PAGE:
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Gasbagging on Twitter isn’t always time misspent - a sentiment that would surely incense many. Here at Writers Bloc, we love chatting with our Twitter community about all things writing and reading, and are so often left feeling inspired and ready to write as a result.
A little while ago, we posed the question, ‘What kind of music do you like to write to?’ to our Twitter followers. The responses were so juicy and insightful that thanks to you, Bloc pals, we now have a comprehensive guide to music and sounds to accompany your writing. Whether you want to increase your productivity and concentration, relax into a creative trance, turn inwards or turn outwards, there’s sure to be a song or soundscape on this list that will help.
Image source: Flickr / jakescreations
The discussion ventured into some weird and wonderful terrain, but let’s ease in with some straight up artist and song suggestions, shall we?
- Gemma Mahadeo (@snarkattack) likes to write to early recordings with or by Jordi Savall, because it’s ‘just bright and pensive enough to not be too intrusive’
- Angela Nikulinsky (@honey_barbara) writes to Mozart
- Laura Jean McKay (@laurajeanmckay) to Erik Satie
- Geoff Orton (@GeoffsOpinions) to Unknown Mortal Orchestra
- Jason Kenny (@thejasonkenny) writes to Brian Eno, Charles Mingus and John Coltrane, ‘just not all at once’
- Red Magpie (@red_magpie_) also writes to Coltrane; he puts ‘My Favourite Things’ on when he needs to get a unit of focused work done, as the track goes for forty minutes
- Graham Senders (@g_buoyup) says that Bach’s Brandenburg concertos work for him, as do The Ramones.
It was pretty unanimous that mellow instrumental music is best to write to, as lyrics or ‘catchy melodies’ as Jenner Porter (@Jenner_P) put it, can be distracting. For those who do like to write to instrumental music, we suggest listening to film scores as you write. They are usually in chronological order, so you’re really subtly swept along with a narrative, which can be quite helpful as you negotiate your own narrative. A few top quality scores to start with include:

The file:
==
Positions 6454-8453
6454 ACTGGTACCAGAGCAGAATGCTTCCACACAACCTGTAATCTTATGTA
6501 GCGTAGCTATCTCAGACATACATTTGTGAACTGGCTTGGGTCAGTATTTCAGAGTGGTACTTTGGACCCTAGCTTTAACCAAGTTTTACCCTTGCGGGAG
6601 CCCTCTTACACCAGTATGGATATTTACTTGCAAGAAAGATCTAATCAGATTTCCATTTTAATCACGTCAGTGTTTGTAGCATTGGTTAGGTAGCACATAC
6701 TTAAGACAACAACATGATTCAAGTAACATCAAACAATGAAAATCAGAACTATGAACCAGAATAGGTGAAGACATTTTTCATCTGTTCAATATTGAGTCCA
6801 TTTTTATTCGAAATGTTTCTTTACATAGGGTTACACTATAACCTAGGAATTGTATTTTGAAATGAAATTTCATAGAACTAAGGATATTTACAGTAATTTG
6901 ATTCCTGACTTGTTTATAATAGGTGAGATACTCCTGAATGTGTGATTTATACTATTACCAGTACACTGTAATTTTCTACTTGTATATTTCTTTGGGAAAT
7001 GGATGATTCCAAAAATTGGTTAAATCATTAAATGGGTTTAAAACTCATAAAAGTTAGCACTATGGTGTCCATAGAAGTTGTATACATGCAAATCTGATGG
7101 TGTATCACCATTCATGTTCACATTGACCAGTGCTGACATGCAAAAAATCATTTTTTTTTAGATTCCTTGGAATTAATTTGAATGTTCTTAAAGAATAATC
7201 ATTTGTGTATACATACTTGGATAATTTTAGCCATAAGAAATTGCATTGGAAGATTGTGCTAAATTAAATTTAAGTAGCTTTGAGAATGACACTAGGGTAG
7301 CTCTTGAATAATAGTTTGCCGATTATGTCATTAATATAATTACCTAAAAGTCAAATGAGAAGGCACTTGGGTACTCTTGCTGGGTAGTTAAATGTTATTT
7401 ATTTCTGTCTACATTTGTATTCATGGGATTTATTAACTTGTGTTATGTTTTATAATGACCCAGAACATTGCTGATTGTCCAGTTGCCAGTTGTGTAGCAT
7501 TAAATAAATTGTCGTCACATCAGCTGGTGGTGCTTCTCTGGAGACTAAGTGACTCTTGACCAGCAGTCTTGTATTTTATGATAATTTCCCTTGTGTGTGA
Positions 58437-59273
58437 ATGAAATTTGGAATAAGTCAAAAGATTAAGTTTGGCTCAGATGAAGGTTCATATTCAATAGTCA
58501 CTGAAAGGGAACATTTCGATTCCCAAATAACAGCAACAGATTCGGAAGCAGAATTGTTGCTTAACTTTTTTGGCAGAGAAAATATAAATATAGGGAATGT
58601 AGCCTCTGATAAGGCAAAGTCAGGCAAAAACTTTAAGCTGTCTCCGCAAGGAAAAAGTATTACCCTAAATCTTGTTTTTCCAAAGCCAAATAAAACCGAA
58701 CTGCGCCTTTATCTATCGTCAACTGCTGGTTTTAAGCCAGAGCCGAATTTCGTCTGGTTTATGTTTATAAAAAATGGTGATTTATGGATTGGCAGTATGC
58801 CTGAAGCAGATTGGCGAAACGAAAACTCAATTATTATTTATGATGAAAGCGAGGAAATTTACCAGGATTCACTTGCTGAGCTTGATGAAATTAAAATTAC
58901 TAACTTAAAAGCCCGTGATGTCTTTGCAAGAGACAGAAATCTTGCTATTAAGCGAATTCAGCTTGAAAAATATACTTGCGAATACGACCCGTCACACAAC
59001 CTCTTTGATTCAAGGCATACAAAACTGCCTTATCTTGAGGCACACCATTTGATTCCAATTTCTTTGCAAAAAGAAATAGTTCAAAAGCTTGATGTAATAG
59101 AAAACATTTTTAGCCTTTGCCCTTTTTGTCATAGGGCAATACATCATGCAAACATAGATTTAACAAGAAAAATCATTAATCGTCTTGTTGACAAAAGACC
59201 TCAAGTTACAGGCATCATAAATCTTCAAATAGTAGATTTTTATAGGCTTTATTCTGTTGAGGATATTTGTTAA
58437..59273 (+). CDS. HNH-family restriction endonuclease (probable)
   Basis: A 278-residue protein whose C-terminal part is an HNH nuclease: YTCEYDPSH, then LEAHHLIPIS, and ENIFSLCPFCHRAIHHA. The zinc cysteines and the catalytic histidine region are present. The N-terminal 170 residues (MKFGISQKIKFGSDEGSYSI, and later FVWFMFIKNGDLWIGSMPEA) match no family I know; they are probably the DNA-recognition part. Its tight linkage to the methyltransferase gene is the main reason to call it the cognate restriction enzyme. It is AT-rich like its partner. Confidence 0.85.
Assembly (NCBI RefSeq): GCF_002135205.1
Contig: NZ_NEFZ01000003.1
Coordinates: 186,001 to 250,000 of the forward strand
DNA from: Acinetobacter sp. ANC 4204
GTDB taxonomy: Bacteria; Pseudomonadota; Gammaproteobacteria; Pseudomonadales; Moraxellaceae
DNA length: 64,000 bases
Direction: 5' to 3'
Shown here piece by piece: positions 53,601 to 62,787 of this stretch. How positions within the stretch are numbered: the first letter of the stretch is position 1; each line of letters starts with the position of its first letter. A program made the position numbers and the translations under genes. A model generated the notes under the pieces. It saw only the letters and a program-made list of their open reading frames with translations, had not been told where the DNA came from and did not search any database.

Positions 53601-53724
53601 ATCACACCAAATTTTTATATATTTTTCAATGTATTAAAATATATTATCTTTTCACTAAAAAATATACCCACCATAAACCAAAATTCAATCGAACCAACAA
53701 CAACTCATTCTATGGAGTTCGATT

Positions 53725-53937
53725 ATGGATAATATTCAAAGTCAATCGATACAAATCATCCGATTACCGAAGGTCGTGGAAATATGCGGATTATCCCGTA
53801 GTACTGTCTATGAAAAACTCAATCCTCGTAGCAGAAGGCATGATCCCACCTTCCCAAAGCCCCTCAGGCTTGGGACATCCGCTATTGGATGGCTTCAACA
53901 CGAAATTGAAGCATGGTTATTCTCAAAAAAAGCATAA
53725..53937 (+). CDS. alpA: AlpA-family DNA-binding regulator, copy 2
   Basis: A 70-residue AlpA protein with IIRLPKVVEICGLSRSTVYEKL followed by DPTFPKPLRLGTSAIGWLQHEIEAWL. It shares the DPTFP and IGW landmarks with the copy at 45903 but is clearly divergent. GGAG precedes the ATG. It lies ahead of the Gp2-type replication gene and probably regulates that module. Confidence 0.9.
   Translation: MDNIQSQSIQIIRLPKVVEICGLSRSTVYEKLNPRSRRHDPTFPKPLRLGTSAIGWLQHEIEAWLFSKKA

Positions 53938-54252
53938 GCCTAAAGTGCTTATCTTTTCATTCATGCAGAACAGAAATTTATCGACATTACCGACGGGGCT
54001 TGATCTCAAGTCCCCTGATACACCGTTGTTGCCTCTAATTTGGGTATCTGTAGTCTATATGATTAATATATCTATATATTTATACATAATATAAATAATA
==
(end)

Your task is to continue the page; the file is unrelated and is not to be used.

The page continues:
- Max Richter’s Testament of Youth, Perfect Sense and Lore
- Nick Cave and Warren Ellis’ The Assassination of Jesse James, The Road and The Proposition
- Phillip Glass’ The Hours and Notes on a Scandal
- Ryuichi Sakamoto’s Babel
- Dustin O’Halloran’s An American Affair
There are also those writers who don’t like writing to any kind of music, but find silence insufferable. This seems like a pretty hopeless category to be in, right? Wrong! There are so many options for these writers. This is where we get specific and really embrace technology.
Scarlett Harris (@ScarlettEHarris) explained that ‘general life sounds like birds and mild traffic are fine but anything rhythmic (even dripping taps) or with words and I’m out’, to which Sam van Zweden (@lgwabp) replies, ‘words are a no-go for me, too. I find loud places with non-English language speakers really useful.’ Scarlett agreed, saying ‘Yes! Food courts and public transport with non-English speakers FTW! Maybe I should move to a foreign country…’ Others then chimed in and expressed that they, too, benefit from the ambient noises of a not-too-busy café, so long as the dialogue in their vicinity isn’t too compelling.